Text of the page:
The report highlights a number of drivers that will result in strong demand for maintenance, repair and overhaul services. Foremost amongst these is the rapid expansion of both the commercial and general aviation fleets. India’s scheduled airlines are expected to operate more than 1000 aircraft by 2020, up from 400 today. The positive outlook for the commercial sector was underlined by the confirmation of firm orders for more than 250 aircraft by Indian carriers at the Paris Air Show in Jun-11, with further orders expected over the coming months.
Meanwhile, the general aviation sector is expected to achieve even faster growth with the number of business jets, helicopters, turboprops and piston engine aircraft expected to climb from 680 to over 2000 over the next decade.
“The majority of commercial aircraft in India today were delivered after 2005 and hence heavy maintenance requirements have to date been limited,” stated Kapil Kaul, CAPA CEO South Asia. “But more advanced checks will be coming up over the next few years. Not only does this create a growing demand for services, but it starts to push Indian aviation to a scale where it may be able to support more in–country maintenance centres.”
As can be seen in the chart below, India currently has a very young passenger fleet, with an average age of just 4.6 years (this excludes a number of older Air India aircraft which appear on the register but are now largely non-operational). The bars in red showing aircraft with zero and negative ages represent aircraft scheduled to be delivered during the next 4 years.
Age Profile of Indian Scheduled Passenger Fleet
Over the next decade we expect to see an average of 52 aircraft per annum cross the threshold age of five years, at which time heavier checks become due. Assuming aircraft are retired at 15 years, the size of the Indian fleet aged 6 years or more is projected to grow from 85 today to 501 by 2020.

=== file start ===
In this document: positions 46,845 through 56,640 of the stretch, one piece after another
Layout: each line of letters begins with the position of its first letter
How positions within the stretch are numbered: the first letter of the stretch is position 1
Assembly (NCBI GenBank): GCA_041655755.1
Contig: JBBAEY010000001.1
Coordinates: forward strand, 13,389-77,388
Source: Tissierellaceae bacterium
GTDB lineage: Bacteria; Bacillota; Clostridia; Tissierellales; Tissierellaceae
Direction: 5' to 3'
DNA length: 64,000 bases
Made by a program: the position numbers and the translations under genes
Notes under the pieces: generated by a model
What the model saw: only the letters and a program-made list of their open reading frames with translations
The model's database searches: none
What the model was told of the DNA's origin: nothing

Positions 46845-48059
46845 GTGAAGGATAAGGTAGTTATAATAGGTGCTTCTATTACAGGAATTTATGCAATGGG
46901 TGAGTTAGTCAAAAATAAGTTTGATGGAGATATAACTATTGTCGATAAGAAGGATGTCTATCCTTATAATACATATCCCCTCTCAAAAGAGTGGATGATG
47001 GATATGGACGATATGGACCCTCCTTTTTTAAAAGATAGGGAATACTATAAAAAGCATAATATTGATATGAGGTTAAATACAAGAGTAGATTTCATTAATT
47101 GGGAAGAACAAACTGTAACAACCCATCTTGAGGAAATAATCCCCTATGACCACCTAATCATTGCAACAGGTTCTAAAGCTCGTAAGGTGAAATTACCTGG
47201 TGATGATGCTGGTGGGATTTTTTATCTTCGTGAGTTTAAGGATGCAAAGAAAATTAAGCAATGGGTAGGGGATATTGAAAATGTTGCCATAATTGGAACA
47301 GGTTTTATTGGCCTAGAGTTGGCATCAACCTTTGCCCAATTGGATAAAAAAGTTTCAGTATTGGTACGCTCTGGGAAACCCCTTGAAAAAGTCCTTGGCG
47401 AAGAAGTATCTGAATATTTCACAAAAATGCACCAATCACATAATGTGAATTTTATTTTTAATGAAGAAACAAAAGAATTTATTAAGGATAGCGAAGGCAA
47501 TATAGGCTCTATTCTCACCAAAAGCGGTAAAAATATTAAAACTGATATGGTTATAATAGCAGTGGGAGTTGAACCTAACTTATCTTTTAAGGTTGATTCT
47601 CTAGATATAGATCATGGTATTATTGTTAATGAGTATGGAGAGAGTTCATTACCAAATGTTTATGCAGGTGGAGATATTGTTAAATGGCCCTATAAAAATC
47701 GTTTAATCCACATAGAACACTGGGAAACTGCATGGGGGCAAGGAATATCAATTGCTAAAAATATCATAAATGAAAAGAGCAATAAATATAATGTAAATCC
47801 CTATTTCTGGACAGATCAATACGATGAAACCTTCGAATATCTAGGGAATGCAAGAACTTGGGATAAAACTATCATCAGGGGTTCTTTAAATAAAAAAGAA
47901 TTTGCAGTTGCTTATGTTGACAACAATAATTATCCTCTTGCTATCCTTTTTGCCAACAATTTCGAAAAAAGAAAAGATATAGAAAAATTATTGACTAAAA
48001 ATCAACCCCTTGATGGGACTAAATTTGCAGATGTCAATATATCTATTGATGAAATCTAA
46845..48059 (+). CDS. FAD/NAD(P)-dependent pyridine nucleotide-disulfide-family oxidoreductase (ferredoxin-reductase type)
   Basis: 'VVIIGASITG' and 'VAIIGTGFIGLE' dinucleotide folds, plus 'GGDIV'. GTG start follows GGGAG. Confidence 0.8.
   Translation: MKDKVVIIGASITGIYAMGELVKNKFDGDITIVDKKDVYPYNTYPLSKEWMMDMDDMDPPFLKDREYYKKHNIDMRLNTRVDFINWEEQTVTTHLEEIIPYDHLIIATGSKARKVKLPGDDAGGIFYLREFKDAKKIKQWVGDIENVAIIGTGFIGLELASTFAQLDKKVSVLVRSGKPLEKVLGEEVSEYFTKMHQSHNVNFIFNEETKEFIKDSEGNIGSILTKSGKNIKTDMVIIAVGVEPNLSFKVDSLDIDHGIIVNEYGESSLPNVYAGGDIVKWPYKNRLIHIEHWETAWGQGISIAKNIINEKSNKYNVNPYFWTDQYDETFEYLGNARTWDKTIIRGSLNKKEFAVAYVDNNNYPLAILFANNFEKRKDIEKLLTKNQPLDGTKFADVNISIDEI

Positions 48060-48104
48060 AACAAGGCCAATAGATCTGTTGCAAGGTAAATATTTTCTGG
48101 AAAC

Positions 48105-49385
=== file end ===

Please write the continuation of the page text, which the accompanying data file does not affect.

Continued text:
Size of Indian Scheduled Fleet Aged Above 5 Years
This represents a huge opportunity for MRO providers globally but could also lead to the development of new maintenance facilities in India. India’s large pool of engineering graduates earning relatively lower salaries compared with their counterparts in developed markets could potentially provide a competitive advantage. However, the availability of resources with specialised skills in aircraft maintenance remains low and significant investment in training would be required. These may be given a fillip if India proceeds with plans to develop an indigenous manufactured regional aircraft.
Furthermore, regulatory and fiscal hurdles exist, the sales taxation structure for example is discriminatory against third party providers of maintenance services compared with in-house activity. However, over time, and with appropriate lobbying and will from the industry, these challenges are surmountable.
CAPA is at an advanced stage of researching the direction and prospects for the market, based on a combination of data analysis and extensive engagement with airlines, maintenance organisations and government to a level which not previously been conducted in India. The India MRO Report 2011 will be released on 30 November 2011 and will analyse fleet profiles, airline strategies, regulatory and fiscal issues, infrastructure, competitors, skills requirements and employment prospects.
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Refer to attachment: CAPA India MRO Report 2011
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